Barely two years old, accessories brand Oliver Cabell is on a mission to "disrupt," as they like to say in Start-Up Land, the footwear category with a two-pronged, on-the-pulse initiative: a gender-neutral shoe line launching with a drop-of-the-week model, starting with sneakers.
Founded in July 2016 by CEO Scott Gabrielson, the Minneapolis-based company originally started with handcrafted, luxury-level bags and small leather goods with a mission to show customers full transparency. Oliver Cabell shoppers can actually read a full price breakdown on every item description to see where and on what consumers will be spending their hard-earned money — for example, "$3.09 for lining" and "$6.08 for transit" on a $240 backpack. The company manufactures its products in the Veneto region of Italy, and that's where Gabrielson and company accidentally decided to pivot the brand to footwear.
"It happened quite unintentionally for us," Gabrielson tells Fashionista over the phone from Minneapolis. "We produce all of our accessories in this region of Italy called Marche, which happens to be a mecca of luxury accessories and footwear. We were at our factory a little over a year ago and we came across this old dusty sneaker molds called "lasts," which is essentially a mold of a foot. I was really intrigued by it and thought it was a real treasure and could make something really unique with them."
The company went through 22 iterations of sneakers to land upon the classic, old-school Low 1 shell-toe. The Rennes, a vintage running-style sneaker in contrasting smooth and perforated leather, came next. Oliver Cabell makes full use of the high-quality resources available in the region, including sourcing leather from tanneries that also supply to high-end design houses, like Prada and Saint Laurent, outsoles from industry-favored suppliers Margom and Dami and waxed cotton laces from an experienced 115-year-old factory.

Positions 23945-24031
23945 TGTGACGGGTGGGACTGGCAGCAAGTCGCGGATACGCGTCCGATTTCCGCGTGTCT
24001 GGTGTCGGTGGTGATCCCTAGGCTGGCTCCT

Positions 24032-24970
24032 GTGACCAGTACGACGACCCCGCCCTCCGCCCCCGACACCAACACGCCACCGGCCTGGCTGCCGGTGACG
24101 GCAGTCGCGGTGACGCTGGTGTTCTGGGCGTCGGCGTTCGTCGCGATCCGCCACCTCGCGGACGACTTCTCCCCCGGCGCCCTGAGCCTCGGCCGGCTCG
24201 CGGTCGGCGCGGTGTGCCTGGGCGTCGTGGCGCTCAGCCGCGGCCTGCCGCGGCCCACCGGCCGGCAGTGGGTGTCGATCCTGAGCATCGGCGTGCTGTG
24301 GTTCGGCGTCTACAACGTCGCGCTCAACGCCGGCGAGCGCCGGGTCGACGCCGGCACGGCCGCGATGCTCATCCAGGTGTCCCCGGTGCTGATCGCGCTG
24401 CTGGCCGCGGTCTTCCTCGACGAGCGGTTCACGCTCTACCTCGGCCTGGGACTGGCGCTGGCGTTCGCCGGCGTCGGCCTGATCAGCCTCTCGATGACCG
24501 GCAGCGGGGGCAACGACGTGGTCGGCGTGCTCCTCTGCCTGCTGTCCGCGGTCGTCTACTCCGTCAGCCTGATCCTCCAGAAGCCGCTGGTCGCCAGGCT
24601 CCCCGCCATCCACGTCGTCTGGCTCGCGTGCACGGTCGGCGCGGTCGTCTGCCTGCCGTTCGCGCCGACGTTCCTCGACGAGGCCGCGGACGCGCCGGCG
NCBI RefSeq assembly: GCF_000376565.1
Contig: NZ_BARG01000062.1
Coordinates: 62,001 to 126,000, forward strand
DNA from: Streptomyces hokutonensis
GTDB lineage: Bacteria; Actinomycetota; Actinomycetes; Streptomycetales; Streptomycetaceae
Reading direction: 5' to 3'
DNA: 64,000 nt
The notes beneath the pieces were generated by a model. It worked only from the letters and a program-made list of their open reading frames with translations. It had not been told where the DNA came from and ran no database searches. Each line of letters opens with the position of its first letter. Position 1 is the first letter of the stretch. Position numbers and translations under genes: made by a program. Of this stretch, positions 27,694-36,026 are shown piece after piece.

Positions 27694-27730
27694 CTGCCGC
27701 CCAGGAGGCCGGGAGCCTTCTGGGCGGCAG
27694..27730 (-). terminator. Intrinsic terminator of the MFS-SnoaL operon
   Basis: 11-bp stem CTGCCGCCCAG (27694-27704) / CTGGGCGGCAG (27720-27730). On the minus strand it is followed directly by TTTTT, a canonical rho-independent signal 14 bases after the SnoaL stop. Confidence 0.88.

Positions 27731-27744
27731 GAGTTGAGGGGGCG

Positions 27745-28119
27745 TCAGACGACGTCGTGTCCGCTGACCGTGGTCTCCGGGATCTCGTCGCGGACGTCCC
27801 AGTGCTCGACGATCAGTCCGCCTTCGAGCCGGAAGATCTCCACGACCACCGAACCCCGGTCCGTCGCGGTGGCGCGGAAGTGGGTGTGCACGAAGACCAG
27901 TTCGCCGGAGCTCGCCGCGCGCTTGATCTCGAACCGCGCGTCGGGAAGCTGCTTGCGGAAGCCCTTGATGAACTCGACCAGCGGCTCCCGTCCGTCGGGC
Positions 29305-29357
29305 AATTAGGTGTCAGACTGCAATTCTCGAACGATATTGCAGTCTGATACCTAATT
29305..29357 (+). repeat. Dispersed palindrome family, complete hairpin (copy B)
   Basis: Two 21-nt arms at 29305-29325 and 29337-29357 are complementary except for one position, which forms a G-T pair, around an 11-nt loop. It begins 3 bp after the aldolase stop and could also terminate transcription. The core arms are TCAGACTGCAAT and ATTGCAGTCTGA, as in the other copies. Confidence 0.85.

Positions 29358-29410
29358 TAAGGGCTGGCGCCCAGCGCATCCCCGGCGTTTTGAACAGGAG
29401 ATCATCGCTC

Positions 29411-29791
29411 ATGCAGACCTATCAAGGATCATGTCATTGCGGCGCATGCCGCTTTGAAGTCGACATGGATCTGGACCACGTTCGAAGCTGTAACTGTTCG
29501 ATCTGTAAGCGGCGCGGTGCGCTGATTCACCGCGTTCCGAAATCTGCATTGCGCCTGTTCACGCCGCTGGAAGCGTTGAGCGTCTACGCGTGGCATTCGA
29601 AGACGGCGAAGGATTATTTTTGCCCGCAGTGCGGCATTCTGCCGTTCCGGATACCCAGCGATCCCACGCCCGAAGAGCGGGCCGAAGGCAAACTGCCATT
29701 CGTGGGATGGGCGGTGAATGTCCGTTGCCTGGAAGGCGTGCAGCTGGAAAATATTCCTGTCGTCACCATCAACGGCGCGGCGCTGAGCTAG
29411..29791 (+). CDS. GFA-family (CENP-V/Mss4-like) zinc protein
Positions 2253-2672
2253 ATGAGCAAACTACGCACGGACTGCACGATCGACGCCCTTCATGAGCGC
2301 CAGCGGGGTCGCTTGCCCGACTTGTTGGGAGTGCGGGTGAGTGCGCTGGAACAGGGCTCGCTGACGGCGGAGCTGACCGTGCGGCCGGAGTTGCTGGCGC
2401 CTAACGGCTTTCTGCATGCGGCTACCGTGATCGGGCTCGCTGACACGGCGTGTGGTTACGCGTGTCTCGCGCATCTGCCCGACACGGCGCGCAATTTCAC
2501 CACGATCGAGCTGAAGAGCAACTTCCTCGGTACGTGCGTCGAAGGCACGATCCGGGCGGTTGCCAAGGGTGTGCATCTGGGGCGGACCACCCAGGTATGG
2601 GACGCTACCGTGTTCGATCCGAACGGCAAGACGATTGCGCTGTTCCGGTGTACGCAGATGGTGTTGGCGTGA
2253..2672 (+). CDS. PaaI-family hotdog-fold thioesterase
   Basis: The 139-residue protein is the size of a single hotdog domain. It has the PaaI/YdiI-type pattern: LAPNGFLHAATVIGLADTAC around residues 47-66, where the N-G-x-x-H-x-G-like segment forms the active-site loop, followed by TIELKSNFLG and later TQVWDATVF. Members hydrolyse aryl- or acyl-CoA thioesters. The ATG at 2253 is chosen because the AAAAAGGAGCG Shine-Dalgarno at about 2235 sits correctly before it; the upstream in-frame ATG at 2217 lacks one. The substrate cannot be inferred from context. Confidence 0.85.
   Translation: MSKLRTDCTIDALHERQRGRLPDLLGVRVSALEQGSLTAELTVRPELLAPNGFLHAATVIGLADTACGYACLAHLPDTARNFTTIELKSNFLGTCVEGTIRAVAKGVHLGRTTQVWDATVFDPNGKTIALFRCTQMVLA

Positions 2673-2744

Based on his experience and success with Oliver Cabell's classic, Americana-style and non-gendered canvas and leather duffels and backpacks — even though products are categorized on the site by "men" and "women" — Gabrielson realized the opportunity for footwear in the growing space, which apparel and beauty companies are also eyeing. "We're trying to keep everything classic and minimal and spending our energy creating these pieces that really stand test of time," he says. "And that sort of mentality is not really a gender-specific one."
Gabrielson and his team also worked with his factories to create a bespoke supply chain that allows Oliver Cabell to manufacture small-batch runs, hence the drop-of-the-week roll-out. "We're going to be dropping new styles and new color-ways every week, essentially in perpetuity," he says of the lofty goal. Every three to four weeks, the brand will offer a new silhouette, like low-top sneakers, high-tops or a "retro-runner" for sneakers and even Chelsea boots or cap-toe shoes for fall or slides for warmer weather. Then, each week, the brand will release a version of each silhouette, like "a low-top with a different outsole and material and color-ways." The company also recently closed $1.2 million in funding to help make the pivot happen.
The weekly introduction model allows for the brand to test out different styles, with more popular ones produced on larger runs and offered for longer times, plus, to offer those (hopefully) frenzy-inducing limited-edition collaborations. "We're focusing a lot of energy on collaborations, just because it allows us to really expand our design thesis and really branch outside of the usual design norm," Gabrielson says.
In 2016, Oliver Cabell collaborated with New York-based The Arrivals on a pop-up, so unsurprisingly, the company has already amassed a roster of interesting partnerships with an eclectic mix of artists, influencers and brands in the works. Already confirmed: "Kids" and Dior Homme short-film auteur Larry Clark; Australian musician, photographer and sneakerhead Takubeats; Image Director at Highsnobiety NIK; mysterious denim designer 69; and corporate sports entity, Wimbledon.
The non-gendered sizing is based on the European 36 to 42 charts — as in, a European 36 is an American women's 5.5 — but to make shopping easier for the stateside consumer, Oliver Cabell will convert to U.S. sizes and categorize by gender. The newly-redesigned website, which launches on Tuesday, will also provide a sizing chart for additional guidance. Oliver Cabell's transparent, straight-to-consumer model also helps keeps the shoe pricing accessible: The sneakers run from $178 and $188, and future styles, like slides and boots, will range from $160 to $190. Today's inaugural drop celebrates with more than one shoe and style: the Low 1 and the Rennes trainer in a range of color-ways.
Homepage photo: Oliver Cabell